Austrian Law Blog:


Is it possible to first claim from the defendant disclosure of relevant accounting information before specifying a claim for payment in a certain amount?

Yes. Several legal provisions provide for a person’s obligation to provide accounting information. For example, if someone has been commissioned to carry out a transaction for another person, that person is obliged under section 1012 of the General Civil Code (ABGB) to render an account to his principal upon request. Or if someone has infringed a trade mark, he is obliged under section 55 of the Austrian Trade Mark Protection Act to account to the trade mark owner as of which date and to what extent his trade mark right has been infringed in order to determine the exact extent of the infringement and the claim for damages (see: Austrian Supreme Court in 4Ob97/22a). But also a person that is likely to know about hidden or concealed property can be sued for disclosure of information by the person having legal interest in the relevant accounting (see: Art XLII of the Introductory Act to the Code of Civil Procedure, EGZPO).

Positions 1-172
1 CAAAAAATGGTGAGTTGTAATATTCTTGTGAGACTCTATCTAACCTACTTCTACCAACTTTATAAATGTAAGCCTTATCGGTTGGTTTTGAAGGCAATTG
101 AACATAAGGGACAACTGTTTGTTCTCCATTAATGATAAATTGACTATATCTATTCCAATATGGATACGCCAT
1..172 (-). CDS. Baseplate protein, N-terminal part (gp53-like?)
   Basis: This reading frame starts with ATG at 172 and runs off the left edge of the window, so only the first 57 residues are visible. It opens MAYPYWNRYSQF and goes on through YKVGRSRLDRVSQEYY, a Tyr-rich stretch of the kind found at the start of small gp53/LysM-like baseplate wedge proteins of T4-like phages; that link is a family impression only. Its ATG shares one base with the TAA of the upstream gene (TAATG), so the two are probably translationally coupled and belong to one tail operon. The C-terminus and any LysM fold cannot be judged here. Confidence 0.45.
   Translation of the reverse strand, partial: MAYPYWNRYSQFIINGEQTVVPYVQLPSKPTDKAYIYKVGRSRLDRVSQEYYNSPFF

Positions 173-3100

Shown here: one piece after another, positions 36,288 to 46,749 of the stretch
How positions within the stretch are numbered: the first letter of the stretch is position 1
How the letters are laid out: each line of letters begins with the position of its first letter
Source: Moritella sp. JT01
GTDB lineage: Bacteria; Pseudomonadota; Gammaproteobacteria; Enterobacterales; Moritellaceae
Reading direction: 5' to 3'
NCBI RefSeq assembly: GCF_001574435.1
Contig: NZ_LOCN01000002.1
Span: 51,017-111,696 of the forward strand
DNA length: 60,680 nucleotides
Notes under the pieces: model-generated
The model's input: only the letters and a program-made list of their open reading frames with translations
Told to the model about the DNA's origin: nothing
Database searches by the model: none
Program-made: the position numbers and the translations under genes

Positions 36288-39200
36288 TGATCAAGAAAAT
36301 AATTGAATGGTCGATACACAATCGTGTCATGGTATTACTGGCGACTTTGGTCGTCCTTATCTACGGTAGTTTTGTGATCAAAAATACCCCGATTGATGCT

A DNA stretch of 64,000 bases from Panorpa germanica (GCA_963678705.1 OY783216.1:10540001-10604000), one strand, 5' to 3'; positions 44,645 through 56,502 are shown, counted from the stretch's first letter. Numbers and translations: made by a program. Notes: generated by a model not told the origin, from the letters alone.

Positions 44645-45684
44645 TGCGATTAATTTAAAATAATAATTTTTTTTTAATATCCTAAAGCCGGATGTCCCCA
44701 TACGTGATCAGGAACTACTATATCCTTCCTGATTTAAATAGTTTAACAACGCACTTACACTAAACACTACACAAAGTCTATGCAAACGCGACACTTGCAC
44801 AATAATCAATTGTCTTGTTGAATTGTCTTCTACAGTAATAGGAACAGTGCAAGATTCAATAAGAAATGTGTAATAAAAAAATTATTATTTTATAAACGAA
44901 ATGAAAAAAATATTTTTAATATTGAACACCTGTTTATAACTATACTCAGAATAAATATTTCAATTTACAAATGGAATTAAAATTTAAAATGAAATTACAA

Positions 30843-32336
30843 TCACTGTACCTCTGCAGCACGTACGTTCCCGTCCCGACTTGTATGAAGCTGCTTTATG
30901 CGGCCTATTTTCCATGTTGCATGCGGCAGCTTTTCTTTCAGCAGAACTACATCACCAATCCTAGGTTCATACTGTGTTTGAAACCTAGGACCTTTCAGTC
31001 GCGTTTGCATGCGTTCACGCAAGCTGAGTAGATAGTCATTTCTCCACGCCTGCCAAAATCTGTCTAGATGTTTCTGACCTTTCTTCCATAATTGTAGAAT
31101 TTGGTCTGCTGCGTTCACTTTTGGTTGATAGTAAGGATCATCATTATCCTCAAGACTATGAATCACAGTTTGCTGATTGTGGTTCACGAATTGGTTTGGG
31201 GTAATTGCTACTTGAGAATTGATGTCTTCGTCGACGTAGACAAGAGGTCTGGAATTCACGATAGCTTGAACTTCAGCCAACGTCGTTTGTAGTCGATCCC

According to the Austrian Supreme Court, a party that is obliged to provide accounting information cannot claim compensation for its expenses in order to comply with its obligation (see: Austrian Supreme Court in 1Ob264/07s).

Whether or not a party is also obliged to make the relevant invoices available to the entitled party depends on whether the entitled party’s protected claim to accounting could otherwise not be fulfilled or at least not completely fulfilled. On the other hand it is not sufficient to just hand over only invoices and other documents to the entitled person. A person that by law is obliged to provide accounting information must explain the underlying business transactions on the basis of the documentation that is available to him.

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